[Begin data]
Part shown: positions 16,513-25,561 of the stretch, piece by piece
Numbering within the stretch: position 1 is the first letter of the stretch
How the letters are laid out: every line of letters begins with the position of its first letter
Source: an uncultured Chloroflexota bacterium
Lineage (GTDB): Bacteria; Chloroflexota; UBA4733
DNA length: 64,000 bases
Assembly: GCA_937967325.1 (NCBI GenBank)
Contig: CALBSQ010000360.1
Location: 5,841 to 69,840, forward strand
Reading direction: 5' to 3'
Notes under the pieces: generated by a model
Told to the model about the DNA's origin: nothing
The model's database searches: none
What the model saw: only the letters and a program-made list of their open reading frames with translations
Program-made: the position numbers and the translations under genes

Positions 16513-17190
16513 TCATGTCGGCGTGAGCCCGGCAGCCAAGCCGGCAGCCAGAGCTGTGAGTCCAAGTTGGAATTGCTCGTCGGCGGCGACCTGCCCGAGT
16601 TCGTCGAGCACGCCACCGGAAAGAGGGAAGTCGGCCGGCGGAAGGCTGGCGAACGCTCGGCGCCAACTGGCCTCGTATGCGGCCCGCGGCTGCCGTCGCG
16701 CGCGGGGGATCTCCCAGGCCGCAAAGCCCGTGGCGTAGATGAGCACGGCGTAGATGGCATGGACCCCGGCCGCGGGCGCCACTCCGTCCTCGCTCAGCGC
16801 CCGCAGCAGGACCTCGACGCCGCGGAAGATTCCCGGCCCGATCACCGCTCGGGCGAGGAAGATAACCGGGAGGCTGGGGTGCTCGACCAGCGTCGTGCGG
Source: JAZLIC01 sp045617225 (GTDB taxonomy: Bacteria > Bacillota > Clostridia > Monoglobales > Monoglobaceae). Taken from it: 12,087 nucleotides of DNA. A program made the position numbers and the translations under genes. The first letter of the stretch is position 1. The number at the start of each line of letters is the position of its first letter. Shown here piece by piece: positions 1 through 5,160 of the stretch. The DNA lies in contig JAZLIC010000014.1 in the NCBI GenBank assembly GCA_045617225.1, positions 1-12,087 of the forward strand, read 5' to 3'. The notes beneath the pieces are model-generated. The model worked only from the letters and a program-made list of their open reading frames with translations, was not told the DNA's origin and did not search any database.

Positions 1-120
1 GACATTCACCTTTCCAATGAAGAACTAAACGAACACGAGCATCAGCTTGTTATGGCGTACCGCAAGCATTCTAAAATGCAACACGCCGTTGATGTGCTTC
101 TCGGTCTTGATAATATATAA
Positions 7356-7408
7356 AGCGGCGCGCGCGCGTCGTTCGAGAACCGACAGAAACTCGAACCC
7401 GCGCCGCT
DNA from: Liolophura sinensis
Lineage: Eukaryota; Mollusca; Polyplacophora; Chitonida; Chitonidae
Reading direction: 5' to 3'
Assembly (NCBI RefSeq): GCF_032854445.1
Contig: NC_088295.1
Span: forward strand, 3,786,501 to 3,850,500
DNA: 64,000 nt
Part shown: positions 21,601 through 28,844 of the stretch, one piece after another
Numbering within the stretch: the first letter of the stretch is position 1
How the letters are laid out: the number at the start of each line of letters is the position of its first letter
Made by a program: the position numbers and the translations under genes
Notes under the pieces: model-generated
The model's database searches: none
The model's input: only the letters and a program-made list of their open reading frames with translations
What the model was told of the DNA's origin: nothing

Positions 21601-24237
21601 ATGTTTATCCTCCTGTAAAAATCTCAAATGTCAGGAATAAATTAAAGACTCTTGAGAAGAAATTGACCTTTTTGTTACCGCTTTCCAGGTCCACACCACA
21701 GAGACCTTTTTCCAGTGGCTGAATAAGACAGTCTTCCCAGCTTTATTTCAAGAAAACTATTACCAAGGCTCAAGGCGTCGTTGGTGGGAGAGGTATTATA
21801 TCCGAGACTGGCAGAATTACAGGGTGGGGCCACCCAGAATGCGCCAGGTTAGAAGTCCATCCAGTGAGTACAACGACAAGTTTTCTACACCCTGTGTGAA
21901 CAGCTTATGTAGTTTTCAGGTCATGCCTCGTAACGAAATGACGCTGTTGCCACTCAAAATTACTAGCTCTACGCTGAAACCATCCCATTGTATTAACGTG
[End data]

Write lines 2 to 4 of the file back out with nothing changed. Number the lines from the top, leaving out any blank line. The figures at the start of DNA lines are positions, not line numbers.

Numbering within the stretch: position 1 is the first letter of the stretch
How the letters are laid out: every line of letters begins with the position of its first letter
Source: an uncultured Chloroflexota bacterium